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Assets, Liabilities and Equity

5:07

The accounting equation states that there is an equilibrium between assets, liabilities and equity. In this video we’re going to discover what each of those categories mean and how we break them down in our daily accounting practices.

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    In one of our previous videos I mention that accounting

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    essentially boils down to the accounting equation,

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    which states that the total value of a firm's assets

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    equals the sum of its liabilities and equity.

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    Now, let's take a look at each of these categories and what they mean.

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    First up we have assets.

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    In its simplest terms, an asset is an economical resource

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    that you own that is capable of generating some value for you.

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    Everything from cash to machines to even intangible items like patents

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    are considered assets, because they bring in money to the company.

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    Assets are either current or fixed.

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    A current asset means that the asset will be consumed within one year.

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    This includes things like cash, accounts receivable, and inventory.

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    Fixed assets are those that are intended to provide value for longer than a year

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    and includes things like equipment and real estate.

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    At Shirts for Mike, our current assets include cash in the bank,

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    payments for our t-shirt orders, or accounts receivable,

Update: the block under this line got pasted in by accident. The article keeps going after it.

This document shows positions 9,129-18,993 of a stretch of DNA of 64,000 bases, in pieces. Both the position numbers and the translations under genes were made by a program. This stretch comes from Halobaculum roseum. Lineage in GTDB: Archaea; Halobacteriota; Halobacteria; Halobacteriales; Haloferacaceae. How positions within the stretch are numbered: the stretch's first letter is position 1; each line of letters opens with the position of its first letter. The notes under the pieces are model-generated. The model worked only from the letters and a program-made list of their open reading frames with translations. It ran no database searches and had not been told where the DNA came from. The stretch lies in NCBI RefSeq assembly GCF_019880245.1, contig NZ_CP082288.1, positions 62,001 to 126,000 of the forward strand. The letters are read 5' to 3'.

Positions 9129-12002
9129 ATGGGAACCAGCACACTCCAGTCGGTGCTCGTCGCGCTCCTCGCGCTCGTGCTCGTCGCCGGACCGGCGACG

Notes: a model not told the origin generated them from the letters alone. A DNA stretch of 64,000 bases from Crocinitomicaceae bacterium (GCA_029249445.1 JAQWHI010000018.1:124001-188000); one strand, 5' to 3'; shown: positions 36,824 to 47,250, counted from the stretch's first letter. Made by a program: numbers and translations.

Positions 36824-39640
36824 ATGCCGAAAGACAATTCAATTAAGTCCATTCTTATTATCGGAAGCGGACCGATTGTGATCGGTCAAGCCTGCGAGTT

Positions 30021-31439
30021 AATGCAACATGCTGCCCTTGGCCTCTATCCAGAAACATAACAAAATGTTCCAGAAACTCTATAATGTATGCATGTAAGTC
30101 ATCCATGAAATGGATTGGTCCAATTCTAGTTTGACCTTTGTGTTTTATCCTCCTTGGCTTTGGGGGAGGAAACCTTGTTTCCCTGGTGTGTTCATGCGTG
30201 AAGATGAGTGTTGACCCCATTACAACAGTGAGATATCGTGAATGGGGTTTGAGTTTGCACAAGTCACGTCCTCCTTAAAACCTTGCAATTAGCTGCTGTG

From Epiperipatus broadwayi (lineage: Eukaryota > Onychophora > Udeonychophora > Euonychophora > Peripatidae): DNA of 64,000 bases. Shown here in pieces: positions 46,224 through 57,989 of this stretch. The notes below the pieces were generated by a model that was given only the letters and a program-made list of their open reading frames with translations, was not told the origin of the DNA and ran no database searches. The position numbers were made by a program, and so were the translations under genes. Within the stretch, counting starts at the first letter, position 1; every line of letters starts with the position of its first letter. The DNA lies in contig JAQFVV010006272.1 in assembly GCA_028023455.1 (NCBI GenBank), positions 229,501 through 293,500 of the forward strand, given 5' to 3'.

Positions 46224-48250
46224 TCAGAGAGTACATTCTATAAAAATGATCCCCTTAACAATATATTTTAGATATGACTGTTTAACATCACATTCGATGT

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    and our inventory of t-shirts.

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    Our long-term assets or fixed assets are just our computers for now.

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    We do have an office space, but we're renting it out so it doesn't count as a fixed asset.

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    It's considered a current asset.

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    Now, if we owned the office and its life was longer than a year,

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    then we'd count it as a long-term asset.

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    Also, because we outsource the printing of the shirts,

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    we don't own any of the equipment involved.

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    Again, it does not count as a long-term or fixed asset.

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    Now, we will dig deeper into specific asset categories later on.

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    For now, just now that an asset is something that provides value to your company.

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    On the other side of the equation we have liabilities.

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    Liabilities can be thought of as the opposite of assets.

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    A liability represents a company's debts or any other legal obligations

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    that arise in the due course of business.

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    While an asset generates a value for a company,

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    a liability results in the transfer of this value in the form of money, goods, or services.

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    Like assets, liabilities are also broken down into current and long-term liabilities.

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    Current liabilities are debts payable in 1 year,

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    like short-term debts, accounts payable, and so on.

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    Long-term liabilities or non-current liabilities include long-term debt, bonds,

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    and long-term lease obligations.

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    Now, you might tend to think that liabilities are all bad, and this is not true.